For the suffering masses, only the working class and the labor movement have shown that there is still hope for humanity. Within a period of two and a half years, the leadership of the Nigeria Labour Congress (NLC) called two general strikes that were overwhelmingly supported by the working masses and youths across the country. Severally and collectively, the huge successes recorded by these strikes show two main points. One, it shows beyond all reasonable doubt that the laboring masses will not just passively sit down while their lives are being destroyed, in the name of privatization and deregulation, just to protect the unjust and obscene profits and privileges of the minority capitalist class. Two, these strikes have shown beyond any reasonable doubt that if mobilized around concrete, beneficial issues, the working masses across the country are capable of rising beyond narrow national or religious divides, to resolutely pursue a common agenda.
The June 2000 general strike was very unique in the sense that the strike was virtually supported by most Nigerians, including governors and members of the National Assembly. The strike was so successful that the government was forced to totally withdraw its price increases on kerosene and diesel while the increment of ₦10 on petrol was reduced to ₦2. As a matter of fact, an 100% reversal could have been achieved if not that the Adams Oshiomhole-led NLC leadership decided “not to humiliate” the Obasanjo government.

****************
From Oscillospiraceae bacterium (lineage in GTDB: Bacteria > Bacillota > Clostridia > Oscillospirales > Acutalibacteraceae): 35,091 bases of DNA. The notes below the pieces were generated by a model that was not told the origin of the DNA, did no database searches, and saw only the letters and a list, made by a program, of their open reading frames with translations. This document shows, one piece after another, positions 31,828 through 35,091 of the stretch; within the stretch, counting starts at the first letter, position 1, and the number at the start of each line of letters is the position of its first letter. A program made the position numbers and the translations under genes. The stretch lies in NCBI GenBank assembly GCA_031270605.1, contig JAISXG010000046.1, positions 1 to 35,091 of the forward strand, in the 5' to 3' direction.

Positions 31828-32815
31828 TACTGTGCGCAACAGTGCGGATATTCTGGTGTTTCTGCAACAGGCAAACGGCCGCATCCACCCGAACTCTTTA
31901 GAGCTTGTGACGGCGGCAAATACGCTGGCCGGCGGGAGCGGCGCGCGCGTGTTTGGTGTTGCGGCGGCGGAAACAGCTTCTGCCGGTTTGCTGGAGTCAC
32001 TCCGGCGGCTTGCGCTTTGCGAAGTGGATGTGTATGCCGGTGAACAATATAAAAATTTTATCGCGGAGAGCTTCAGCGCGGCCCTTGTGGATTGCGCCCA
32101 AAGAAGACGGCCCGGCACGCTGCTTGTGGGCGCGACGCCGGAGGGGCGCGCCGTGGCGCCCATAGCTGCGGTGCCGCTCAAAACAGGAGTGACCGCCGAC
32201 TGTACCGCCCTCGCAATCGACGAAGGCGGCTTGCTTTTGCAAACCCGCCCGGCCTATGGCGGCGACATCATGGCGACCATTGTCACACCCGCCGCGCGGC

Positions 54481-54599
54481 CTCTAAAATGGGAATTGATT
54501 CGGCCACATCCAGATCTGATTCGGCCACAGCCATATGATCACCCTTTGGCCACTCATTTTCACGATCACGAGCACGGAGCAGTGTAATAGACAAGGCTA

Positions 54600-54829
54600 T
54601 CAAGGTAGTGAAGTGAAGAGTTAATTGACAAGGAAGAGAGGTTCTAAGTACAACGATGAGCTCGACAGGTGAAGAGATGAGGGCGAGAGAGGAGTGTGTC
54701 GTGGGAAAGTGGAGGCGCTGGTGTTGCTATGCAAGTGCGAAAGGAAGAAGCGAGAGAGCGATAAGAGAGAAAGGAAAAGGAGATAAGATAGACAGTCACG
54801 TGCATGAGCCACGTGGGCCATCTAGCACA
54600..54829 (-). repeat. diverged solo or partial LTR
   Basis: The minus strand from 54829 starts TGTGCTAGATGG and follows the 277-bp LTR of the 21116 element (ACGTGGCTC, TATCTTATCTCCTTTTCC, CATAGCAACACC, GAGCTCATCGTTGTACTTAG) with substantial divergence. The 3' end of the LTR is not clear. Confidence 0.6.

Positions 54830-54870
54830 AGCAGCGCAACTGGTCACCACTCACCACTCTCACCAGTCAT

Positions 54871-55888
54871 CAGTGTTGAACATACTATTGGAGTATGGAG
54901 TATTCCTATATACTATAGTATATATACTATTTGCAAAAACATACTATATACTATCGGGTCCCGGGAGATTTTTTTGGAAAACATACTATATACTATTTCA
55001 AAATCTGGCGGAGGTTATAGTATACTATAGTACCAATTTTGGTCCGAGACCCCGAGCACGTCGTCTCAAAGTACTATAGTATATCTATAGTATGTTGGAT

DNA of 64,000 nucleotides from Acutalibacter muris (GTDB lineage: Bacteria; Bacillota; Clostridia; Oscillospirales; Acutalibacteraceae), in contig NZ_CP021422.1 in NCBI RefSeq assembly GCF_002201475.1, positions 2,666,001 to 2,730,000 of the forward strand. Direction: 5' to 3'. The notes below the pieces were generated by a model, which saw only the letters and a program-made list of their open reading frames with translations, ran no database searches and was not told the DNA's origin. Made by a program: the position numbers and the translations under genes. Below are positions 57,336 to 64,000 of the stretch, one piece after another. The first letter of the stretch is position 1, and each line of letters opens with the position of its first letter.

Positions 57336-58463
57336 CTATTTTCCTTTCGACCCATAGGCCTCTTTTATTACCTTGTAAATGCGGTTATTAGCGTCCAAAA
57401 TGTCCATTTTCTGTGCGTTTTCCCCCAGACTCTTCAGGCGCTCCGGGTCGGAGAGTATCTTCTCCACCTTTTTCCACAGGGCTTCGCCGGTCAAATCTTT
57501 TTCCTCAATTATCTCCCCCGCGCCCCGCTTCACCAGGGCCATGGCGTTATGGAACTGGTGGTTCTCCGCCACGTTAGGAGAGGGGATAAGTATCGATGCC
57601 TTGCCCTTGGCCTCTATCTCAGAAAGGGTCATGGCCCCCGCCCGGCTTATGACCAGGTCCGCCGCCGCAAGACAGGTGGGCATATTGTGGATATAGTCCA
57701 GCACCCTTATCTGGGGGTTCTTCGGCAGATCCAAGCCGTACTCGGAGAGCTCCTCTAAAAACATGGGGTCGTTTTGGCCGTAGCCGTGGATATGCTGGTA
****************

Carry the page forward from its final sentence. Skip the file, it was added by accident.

January 2002 General Strike
The January 2002 strike, from the beginning was a different ball game. The strike took place against stiff opposition of and condemnation by the vast majority of members of the capitalist ruling class. All state apparatuses of propaganda and coercion were used to ensure the failure of the strike. Scores of labor leaders and activists were arrested and charged to court in government’s desperate bid to break the strike. The Obasanjo regime eventually went to court to get the strike declared illegal, an order which was granted by the latter. Ostensibly because of this court order, the NLC leadership suspended the strike after two days.
Despite these insidious, anti-working class, anti-poor, capitalist orchestrated attacks, the call for a strike by the NLC was overwhelmingly honored across the country. Here are some of the headlines and comments made by some prominent bourgeois newspapers while reporting the strike: The P.M. News of January 16, 2002 screamed: “LAGOS, ABUJA, KADUNA SHUT DOWN”, while The Punch of January 17th, 2002, reporting the first day of the strike in its front page, used the headline: “Strike paralyses activities nationwide”.